New trail to cut through Jungle, connect to South Seattle
Welcome to the Jungle, the bicycle-friendly version.
For years, the greenbelt in Beacon Hill has been a haven for drugs, violence and crime. Tucked behind trees is a homeless encampment that won't go away, no matter what police try.
"There is drugs, alcohol, people getting killed down in there," said an area resident named Rhonda.
The city and state have partnered up to build a 12-foot-wide walking and biking trail right through the middle of the Jungle. It will connect Beacon Hill to South Seattle.
"I'm aware of some of the violence that's happened there," said Seattle Police Sgt. Sean Whitcomb. "This is an opportunity to take this big chunk of real estate and turn it into something that is practical."
Rhonda is not convinced the move will wipe out the Jungle's troubles.
"I wouldn't ride it. It's just my opinion," she said.
But police believe repurposing the land will help improve it. The idea is to build a public amenity and invite in the good element, which will push out the bad element.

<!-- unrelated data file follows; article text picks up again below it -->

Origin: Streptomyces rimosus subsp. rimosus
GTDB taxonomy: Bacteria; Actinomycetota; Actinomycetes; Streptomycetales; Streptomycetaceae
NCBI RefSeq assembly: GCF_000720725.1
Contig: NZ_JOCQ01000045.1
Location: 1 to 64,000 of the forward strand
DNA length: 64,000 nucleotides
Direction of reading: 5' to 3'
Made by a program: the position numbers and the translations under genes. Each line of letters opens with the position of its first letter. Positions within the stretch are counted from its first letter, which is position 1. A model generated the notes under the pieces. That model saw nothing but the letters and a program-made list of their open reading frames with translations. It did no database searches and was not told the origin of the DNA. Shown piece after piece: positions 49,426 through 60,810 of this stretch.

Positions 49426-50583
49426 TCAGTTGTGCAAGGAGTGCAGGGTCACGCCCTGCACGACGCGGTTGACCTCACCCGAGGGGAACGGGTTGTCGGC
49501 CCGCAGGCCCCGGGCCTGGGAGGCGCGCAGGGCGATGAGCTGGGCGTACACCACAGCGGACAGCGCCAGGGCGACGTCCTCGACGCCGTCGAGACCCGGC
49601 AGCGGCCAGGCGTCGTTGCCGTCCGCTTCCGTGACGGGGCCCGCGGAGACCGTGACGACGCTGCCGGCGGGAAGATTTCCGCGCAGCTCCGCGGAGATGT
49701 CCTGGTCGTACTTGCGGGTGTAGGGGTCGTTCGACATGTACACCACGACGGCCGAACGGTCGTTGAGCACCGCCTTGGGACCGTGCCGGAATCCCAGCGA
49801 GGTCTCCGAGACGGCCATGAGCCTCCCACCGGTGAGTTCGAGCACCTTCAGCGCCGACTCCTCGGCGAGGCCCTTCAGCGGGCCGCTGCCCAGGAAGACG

"The more people we get there, the more use we get, the better off Seattle is and the lower the crime will be," Whitcomb said.
The Seattle Department of Transportation say the planned trail is much more than a paved sidewalk.
"Twenty five-foot-high lights, fencing on both sides that ranges from 6 to 8 feet high. So people will feel comfortable on the trail," said SDOT spokesman Rich Sheridan.
Bike Tour Guide David Mozer says he can't wait for the trail to open.
"Because you're homeless doesn't mean you've got it in for bicyclist. I don't think they'll be a lot of interaction," he said.
Mozer knows it won't be a cure-all for homelessness.
"The bike trail is a win-win. It's not a total solution for the homeless issue, but it won't hurt it, either," he said.
The trail is a collaboration of several city departments, including the mayor's office. The city says homeless advocates are working with the homeless to help them with their move.
A park levy and state dollars are paying for the trail, which will open in the fall.